Prediction Courtesy of

Ready for another round of speculative, good news? Weather gurus from across the country continue to pump out new predictions and long-range forecasts for this upcoming winter. Important to us is there’s a growing and strong trend  for another La Nina event to affect North America this winter. Actually, if the positive predictions stay on track, it looks like La Nina may be sticking around for more than just a season or two.

Recently, we brought you an extremely positive outlook (we all hope comes true) from We’ll never really know until the white stuff starts to fly, but what we do know is that last season was one of the best years for North American snowfall in recent memory. In the lower 48, snowfall at ski resorts was up almost 30% percent. Not only that, but more people went skiing last season than ever before.

The National Ski Areas Association (NSAA) has been recording snow depth for 20 years and last year was the deepest they have on record. According to the NSAA, most regions in the U.S. experienced significant increases in snowfall last winter, and many sites recorded their coldest winters ever.

One spot worth checking out is The National Weather Service Climate Prediction Center. A few weeks ago they reported that while they’re not sure if El Nino or La Nina is going to be leading the charge this winter, most of the atmospheric patterns point to another onslaught via La Niña, helped in large part from below-average temperatures deep in the Pacific Ocean.

What’s even more exciting is the latest runs from the National Centers for Environmental Prediction Climate Forecast System. Their models are predicting La Niña to re-develop during the fall. This forecast is also supported by the ongoing and constant La Niña-like patterns elsewhere in the weather world, supported by such indicators as trends in the tropical atmosphere, and subsurface water temperatures under sea. They go on to say often a large La Niña episode (like last winter) is followed by weaker one. However, last week a formal La Niña Watch was issued, which means all systems could be go for an as big, if not bigger 2011-2012 winter.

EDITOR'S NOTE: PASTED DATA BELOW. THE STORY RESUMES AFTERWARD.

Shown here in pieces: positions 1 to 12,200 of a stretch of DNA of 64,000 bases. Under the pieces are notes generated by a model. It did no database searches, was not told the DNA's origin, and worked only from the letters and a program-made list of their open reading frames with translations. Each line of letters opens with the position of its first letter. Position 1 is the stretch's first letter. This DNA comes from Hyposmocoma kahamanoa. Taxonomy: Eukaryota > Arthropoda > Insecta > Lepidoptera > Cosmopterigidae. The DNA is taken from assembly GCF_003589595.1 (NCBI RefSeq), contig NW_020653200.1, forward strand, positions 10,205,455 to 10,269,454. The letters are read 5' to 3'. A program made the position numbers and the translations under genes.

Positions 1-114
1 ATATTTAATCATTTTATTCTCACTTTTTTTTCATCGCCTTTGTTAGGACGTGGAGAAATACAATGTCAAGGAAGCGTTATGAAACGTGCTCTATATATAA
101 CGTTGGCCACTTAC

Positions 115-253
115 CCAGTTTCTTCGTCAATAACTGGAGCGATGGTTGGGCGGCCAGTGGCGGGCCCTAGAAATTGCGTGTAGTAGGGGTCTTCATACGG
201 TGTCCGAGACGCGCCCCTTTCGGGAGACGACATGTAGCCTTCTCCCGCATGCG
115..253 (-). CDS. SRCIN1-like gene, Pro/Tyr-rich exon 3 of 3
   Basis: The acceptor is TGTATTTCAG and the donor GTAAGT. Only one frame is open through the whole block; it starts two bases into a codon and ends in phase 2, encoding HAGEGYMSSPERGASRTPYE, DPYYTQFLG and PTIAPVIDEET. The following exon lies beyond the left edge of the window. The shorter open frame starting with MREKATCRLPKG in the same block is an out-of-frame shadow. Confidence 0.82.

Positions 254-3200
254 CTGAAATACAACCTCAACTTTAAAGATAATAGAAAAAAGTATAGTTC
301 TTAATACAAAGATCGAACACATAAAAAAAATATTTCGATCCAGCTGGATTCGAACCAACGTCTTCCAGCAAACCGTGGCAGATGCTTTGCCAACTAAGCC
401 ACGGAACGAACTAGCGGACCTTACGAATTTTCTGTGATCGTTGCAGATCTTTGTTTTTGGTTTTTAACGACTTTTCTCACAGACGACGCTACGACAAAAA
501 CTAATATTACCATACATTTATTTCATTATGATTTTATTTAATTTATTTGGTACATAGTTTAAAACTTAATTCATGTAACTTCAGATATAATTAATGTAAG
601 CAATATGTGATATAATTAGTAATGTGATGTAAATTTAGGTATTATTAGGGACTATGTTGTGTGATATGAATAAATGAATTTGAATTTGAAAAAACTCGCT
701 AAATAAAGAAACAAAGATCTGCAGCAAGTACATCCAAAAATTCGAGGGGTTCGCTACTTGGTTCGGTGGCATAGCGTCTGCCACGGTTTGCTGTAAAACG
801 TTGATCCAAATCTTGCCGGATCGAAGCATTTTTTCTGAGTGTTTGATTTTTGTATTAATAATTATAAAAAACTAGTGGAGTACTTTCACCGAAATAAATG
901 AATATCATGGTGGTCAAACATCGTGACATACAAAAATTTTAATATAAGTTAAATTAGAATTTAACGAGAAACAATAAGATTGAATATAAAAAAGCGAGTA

Weather experts get crazy with all these predictions, knowing full-on what it does to skiers and riders foaming at the mouth for pow in the middle of summer. is citing the Pacific Decadal Oscillation as a indicator that points to La Nina potentially being around much more frequently in the near-future. The Pacific Decadal Oscillation is a pattern of climate variance, specific to the Pacific, that has switched to cold recently. If this level stays reasonably constant, it means La Nina would show itself more often. If you look at their predictions, some parts of the U.S. are in for it this winter!

In June, ExactaWeather published, “We expect North America and the Pacific Northwest region to experience a very severe winter, the Cascades snowpack is likely to see increased levels due to the negative (cold) phase of PDO.”

Of course there are others, like the reporters at AccuWeather, who think this winter will either be neutral or a weak La Nina season. One reporter shared, “The mountains in the West should see the normal amount of snow and not the extreme snow that fell last year.” They’re not the only ones predicting this winter will be average.

A weather forecaster from the Wasatch Weather Weenies thinks, “The bottom line is that we have some forecast tools suggesting ENSO-neutral conditions, and others suggesting a return to La Niña conditions for this winter (a.k.a. the double-dip La Niña).” Furthermore, “The CPC is understandably calling for ENSO-neutral conditions for the fall and either ENSO-neutral or La Niña conditions during the winter.”

On the flip side many others continue supporting a prediction that favors another big winter. A Washington State meteorologist, Larry Shick is stoked on what he sees. “Due to the cool, cloudy and sometimes rainy/snowy spring and summer the snow has not completely melted above 5,000 feet here in the Cascades – that is pretty rare.  Some areas are reporting their highest August 10 snow depth – snow will stop melting by September and already melt is slowing in higher elevations (and no heat waves in sight) so I expect carry over snowpack – this is how ice ages begin!

We can go back and forth on this for days, weeks, and months on end. The truth be told, like every winter, when it snows, it snows. Currently, most models are saying there’s a chance at normalcy, a chance for a weak La Nina influence, and a chance for La Nina to strike hard again. We all know an average year in the Sierra Nevada can be the best year of your life if you ski/ride, regardless. If this winter is close to or the same as last year, we’re stoked. If it’s gonna be bigger, bring it!  So we might as well start with that, hope things get amplified by October, and realize almost all of the predictions out there right now are saying activity will at least be average, but more likely be above average. Translation: summer feels good right now, but winter is already sounding a little bit better. We’ll keep you updated as more predictions get published.


9 replies on “More Predictions For The 2011-2012 North American Winter | Official La Nina Watch Issued”